You’ve already mentioned some techno influences from the past, but whose music do you appreciate the most when it comes to current names?

I guess it’s very predictable, but when it comes to techno I love Ricardo Villalobos, that guy is fucking amazing. Also, for me the Brinkmann variations of Hawtin’s ‘Concept 1’ (1998) are just absolute genius. When I heard it for the first time that was a huge record for me, it still is one of my favourite techno records, it’s a classic that I never tire of. I prefer that much more than the original Hawtin stuff. Sounds like African music or something like it. Total voodoo. Nowadays I love Villalobos. I think what he’s doing is really organic, it’s always mutating, moving and shifting, he has lot of live percussion, and there’s something organic and natural about it that I really love. I think it’s fantastic. I’ve always dug Theo Parrish too, especially his re-edits.

The ‘Quixotism’ cover got a really interesting concept, which does not refer to the idealism but more to the chivalry part of the word with all those shirt collars. What’s the story behind it?

Stephen O’Malley was doing the design and he mentioned that there’s a great photographer in Paris whom I should meet, Estelle Hanania. I went to her house and looked at a lot of her stuff, which was incredible. She also did some commercial photography, she did work for Air France, Hermès, Urban Outfitters, Issey Miyake… She did a whole series for Hermès. A lot of it was really bizarre, like the collars, all these photos of how men’s shirts were made. The displays were really strange but quite beautiful and elegant. Something about it appealed to me and they gave me permission to use it. Originally I had four shots, the one that the cover is was actually going to be the back cover, the front cover was going to be a stack, a tower of collars. It was incredible, but they wouldn’t let me use it in the last minute, they said I could only use one and only that one. So that’s the one on the cover. I really like the idea of that title with that cover, it’s just a bit confusing, I like the atmosphere it evokes.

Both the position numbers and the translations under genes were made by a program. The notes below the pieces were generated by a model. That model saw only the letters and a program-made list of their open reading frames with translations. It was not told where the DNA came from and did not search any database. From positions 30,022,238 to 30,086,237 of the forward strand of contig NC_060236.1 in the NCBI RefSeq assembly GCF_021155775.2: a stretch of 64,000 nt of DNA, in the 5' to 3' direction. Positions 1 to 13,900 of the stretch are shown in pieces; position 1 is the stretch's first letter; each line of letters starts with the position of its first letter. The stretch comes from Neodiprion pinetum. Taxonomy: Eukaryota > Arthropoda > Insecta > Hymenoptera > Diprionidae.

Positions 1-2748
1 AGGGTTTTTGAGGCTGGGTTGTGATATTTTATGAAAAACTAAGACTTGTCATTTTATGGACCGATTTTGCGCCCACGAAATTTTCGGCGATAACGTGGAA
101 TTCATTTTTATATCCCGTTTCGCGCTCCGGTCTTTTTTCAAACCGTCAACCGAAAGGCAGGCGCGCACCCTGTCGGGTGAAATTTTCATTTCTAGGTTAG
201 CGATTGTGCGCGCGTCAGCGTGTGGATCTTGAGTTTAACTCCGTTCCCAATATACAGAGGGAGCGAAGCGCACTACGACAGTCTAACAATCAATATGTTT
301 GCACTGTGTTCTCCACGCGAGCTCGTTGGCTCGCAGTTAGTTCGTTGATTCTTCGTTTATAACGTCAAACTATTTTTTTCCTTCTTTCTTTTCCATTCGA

You’re constantly working with so many different genres with so many different artists…

I don’t really think of it as different genres, it’s all connected to one another. I’m interested in different things. If you came over to my house and looked at my record collection, it’s pretty ridiculous. I love anything from super difficult, 70’s kunstmusik to absolutely cheesy pop music. There are so many things that interest me, I’m very restless, and I like to do different things. I don’t really think of it like “now I’m going to do a rock thing” or “now I’m going to do a techno thing”, it all is the same to me in a way. It’s all about sort of capturing this ecstatic feeling where you can lose yourself in the sound. If there’s a rock thing going on or it’s free jazz or minimalist techno, whatever, it’s all the same to me. I like too many things, that’s the problem.

Oren Ambarchi: Quixotism

Oh, that’s not a problem! But after working with so many different artists, how do you think that shaped your own individual work?